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    1. I think there is a lot of cross-over, and from romance to YA is not such a big leap. However I don't like zombie books, so even if my favorite author in the world (Hugh Howey) writes a zombie book (I, Zombie), I'm still not going to read it. I'll consume everything else he writes, however. :)

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  6. I completely relate with this. Without brandishing a sword though. I don't like being told I can't write something because I might alienate my fan base. I give them more credit than that to choose if they'd like to read my newest offering or not. Readers are smart that way.

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    1. Exactly! Never underestimate readers. They (we) are very smart people. I read everything from middle grade to... well, let's just say very adult material, and I'm quite capable of deciding if something looks interesting. Or if I'm willing to try something new just because I enjoy the writer's style. As long as writers are clear about content (i.e. put a warning on there if you have graphic sex, etc.), readers are more than capable.

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  7. This is great! Publishing is evolving so much, it only makes sense that authors should be able to do the same. I whole-heartedly believe an author should write what calls them.

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  8. As an indie, I enjoy the freedom to write the stories I need to write (and I'm with you on that John Paul Jones' paraphrase). IMO, it's more important to develop a unique author voice for your work than an author brand. It's the voice and style that will keep the readers seeking you out no matter what you write.

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    1. Very true - they might even take a chance on a different genre, if it's a writer they love!

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  9. I think the best part of being Indie is the freedom to write what we love . . . even if it takes us in may directions. Your voice and your writing is unique.
    I haven't really developed my brand fully yet . . . and I know I need to, but it scares me for the reason you've stated here. How do we brand without being branded?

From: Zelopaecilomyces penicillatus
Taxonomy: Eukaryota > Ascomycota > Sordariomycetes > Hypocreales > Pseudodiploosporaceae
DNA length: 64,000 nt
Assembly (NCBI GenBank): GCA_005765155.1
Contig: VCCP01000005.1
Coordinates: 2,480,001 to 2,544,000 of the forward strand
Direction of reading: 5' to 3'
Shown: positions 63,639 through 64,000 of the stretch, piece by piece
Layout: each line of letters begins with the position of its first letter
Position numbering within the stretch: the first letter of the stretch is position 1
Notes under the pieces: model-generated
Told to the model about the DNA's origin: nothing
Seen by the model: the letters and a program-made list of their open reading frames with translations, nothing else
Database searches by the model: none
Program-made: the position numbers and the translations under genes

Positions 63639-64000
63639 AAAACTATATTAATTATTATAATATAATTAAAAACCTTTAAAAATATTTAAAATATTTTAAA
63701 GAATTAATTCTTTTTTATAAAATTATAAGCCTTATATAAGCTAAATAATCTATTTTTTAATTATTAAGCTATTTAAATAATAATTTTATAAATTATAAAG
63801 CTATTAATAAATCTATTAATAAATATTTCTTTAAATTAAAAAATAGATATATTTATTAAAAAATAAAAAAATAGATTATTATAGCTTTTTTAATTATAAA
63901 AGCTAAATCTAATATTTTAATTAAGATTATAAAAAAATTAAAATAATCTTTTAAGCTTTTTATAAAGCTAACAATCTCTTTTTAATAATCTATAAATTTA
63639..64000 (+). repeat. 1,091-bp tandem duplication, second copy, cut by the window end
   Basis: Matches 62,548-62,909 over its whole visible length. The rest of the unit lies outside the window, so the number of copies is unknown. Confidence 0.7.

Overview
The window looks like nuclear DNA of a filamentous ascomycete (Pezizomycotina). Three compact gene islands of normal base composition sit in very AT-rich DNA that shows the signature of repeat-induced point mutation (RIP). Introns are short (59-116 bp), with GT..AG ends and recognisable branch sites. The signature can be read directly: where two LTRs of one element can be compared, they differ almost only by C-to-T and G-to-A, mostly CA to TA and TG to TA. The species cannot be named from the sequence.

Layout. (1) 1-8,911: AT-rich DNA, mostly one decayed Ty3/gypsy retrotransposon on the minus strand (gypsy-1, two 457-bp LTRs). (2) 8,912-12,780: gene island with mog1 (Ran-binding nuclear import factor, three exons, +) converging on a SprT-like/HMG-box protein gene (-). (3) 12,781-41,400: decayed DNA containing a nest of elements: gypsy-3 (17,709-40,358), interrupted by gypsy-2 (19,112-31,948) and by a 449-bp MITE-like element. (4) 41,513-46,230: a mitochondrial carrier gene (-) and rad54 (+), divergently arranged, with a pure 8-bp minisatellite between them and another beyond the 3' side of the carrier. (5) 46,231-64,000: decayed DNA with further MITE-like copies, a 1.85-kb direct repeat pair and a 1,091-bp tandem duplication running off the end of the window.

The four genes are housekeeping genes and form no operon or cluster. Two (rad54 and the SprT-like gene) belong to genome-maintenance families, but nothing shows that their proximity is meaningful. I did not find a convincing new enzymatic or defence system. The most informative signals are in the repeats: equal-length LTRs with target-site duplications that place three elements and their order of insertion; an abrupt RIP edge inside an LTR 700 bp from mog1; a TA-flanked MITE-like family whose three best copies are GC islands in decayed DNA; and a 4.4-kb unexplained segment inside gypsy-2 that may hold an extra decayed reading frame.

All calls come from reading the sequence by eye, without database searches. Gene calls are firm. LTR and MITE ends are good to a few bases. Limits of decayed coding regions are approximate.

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    1. I think as long as you're determined to be yourself, no one can really stop you. :)

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  10. I've never been a brand name guy myself.

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  11. I've been wondering about this exact same thing, so thanks for this post! I'm hoping you're right and that we shouldn't worry too much about the changing indie author brand, because I plan to write different genres and age categories in the future. Like you said, each of us is still the same AUTHOR, even if our different books have different brands :)

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    1. Yes - although I will caveat and say that for sales purposes, it does help to have more than one-book-per-genre. For example, I may be hopping between YA SF and Adult SF future-noir, but each of those is actually a series, building a fanbase within itself. That way you have the best of both worlds - for sure carry over sales and breadth of genre.

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  12. I love the mangling of that line! I completely agree that one of the best parts of being an indie writer is having the ability to go where ever inspiration takes you. I'm still finishing up my series but I can't wait to explore a few different genres in the future.

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    1. Have fun exploring all that you want to write! :)